Piercings, Did You Say Piercings?
Piercings are the biggest trend at the moment, they can be discreet, found in the hollow of the navel, on nipples, or they can be more obvious to the point of being proudly showcased on the ears, the nostrils, or even the eyebrows. Whatever the chosen body part, piercings are seen as being increasingly flaunted by all kinds of people who are looking for more than just a few rings on their earlobes. As attractive as they may be, it is always good to exercise caution when getting one! Be careful, excessive passion for these studs and rings can also have a negative impact on your health.
The dentists Drs. Dagenais, Lachapelle and Le, at the Centre Dentaire & D’implantologie Boucherville, your dental professionals of choice on the South Shore of Montreal, know all too well that oral piercings and not just tongue piercings, can lead to certain complications that are far from insignificant. So, before you decide to undergo this type of procedure and get these jewel-like piercings done, consult our experts, who can patiently advise you so that you can come to a well-informed decision before jumping in head first.
Fancy a Tongue, Cheek or Lip Piercing? Approach with Caution…
In order to better understand the potential impact of such a procedure, which is anything but trivial, let’s put things in perspective. What happens when an oral piercing is performed? The individual who performs it (and here the choice of an experienced professional is absolutely crucial!), punctures the tongue, cheek or lip with a needle, to then insert a metallic decorative component that will remain lodged inside your mouth.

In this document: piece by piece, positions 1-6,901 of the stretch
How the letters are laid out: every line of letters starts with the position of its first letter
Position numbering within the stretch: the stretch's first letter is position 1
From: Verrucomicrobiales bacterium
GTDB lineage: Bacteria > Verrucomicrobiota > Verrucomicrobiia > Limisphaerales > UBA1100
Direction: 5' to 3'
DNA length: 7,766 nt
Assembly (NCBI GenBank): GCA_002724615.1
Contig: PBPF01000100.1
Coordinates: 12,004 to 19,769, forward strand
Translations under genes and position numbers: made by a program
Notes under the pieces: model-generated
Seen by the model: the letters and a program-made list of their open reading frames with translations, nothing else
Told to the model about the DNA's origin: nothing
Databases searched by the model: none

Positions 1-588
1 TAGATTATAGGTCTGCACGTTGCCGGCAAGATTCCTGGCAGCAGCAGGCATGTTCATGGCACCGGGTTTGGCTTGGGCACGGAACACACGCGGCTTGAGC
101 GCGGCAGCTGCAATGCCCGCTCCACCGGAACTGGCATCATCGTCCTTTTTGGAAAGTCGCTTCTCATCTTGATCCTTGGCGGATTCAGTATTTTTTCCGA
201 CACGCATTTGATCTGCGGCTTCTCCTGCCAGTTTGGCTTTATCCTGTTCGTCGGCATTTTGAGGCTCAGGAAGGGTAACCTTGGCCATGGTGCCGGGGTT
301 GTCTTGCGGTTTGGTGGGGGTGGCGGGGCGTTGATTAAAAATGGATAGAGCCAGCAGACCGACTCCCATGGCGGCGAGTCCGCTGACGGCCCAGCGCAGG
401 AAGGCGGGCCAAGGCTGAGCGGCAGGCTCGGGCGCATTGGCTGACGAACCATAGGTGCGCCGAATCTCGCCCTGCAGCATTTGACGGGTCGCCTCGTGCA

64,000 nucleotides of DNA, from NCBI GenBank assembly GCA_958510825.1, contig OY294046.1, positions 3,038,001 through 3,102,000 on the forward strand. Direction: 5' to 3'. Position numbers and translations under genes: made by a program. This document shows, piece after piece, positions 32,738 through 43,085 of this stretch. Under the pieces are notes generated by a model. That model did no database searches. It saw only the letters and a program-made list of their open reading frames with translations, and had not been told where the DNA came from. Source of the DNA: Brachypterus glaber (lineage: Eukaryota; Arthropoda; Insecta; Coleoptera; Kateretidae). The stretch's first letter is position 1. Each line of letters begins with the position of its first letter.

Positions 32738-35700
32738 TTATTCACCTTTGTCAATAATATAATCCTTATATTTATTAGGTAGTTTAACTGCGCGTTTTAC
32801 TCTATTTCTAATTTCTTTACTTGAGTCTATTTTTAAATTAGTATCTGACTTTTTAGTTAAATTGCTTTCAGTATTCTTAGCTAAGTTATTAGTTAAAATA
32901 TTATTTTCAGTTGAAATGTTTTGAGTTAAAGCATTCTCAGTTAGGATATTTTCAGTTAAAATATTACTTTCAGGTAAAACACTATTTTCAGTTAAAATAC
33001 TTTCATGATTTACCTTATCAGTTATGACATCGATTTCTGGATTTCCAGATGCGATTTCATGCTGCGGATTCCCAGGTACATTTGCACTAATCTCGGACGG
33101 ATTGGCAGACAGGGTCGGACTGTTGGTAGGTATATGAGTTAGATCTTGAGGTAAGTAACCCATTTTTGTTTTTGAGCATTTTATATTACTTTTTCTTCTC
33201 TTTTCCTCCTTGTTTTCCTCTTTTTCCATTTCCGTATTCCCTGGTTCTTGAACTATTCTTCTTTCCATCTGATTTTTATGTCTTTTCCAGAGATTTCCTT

You don’t have to be a genius to recognize that the first danger here is the risk of infection. Even when the best precautionary measures are taken, there is no such thing as zero risk. Local infections, or even worse, HIV, tetanus, hepatitis B or C pose a real danger. So, the first thing to do, if you decide to have an oral piercing done, regardless of the where on your body (including cheeks), is to choose the right professional to do it. He or she should use (real) sterilized material or disposable material.
Please note: If your gums are bleeding for no apparent reason and you have had a lip or tongue piercing, whether recently or not, have it examined by your dentist to determine if the piercing is the cause of the bleeding or not. Something that may seem like a minor discomfort could have serious and lasting consequences down the road. If you have one or more oral piercings, you’ll need to visit your dentist regularly.
Tongue piercings are also becoming increasingly common, especially among young people aged 18 to 25, and they are particularly dangerous. The tongue is coated with an extremely fragile mucous membrane, and perforating it can damage both its nerves and the blood vessels, which can have very unpleasant consequences including a loss of sensation or even agnosia (a loss of taste). Imagine a life without being able to taste your favourite foods!
Moreover, cheek or lip piercings, besides posing the same infectious risks as tongue piercings, tend to damage the teeth and gums of the person wearing them. The reason for this is easy to see—when you speak or eat, the little metal shafts rub against your teeth, damaging their enamel and often leading to dental hypersensitivity. Also, keep in mind that over the long term, lip or cheek piercings also run a high risk of misaligning your teeth.
Unlike tattoos, piercings are not permanent. This is a common misconception, especially concerning oral piercings. We consult a significant number of people who suffer from lasting consequences from these types of piercings. If you are thinking of getting a piercing, or if you already have a piercing, don’t hesitate to consult our specialists at the Centre Dentaire & D’implantologie Boucherville. They will be able to give you a clear picture of your oral health and help you make informed decisions.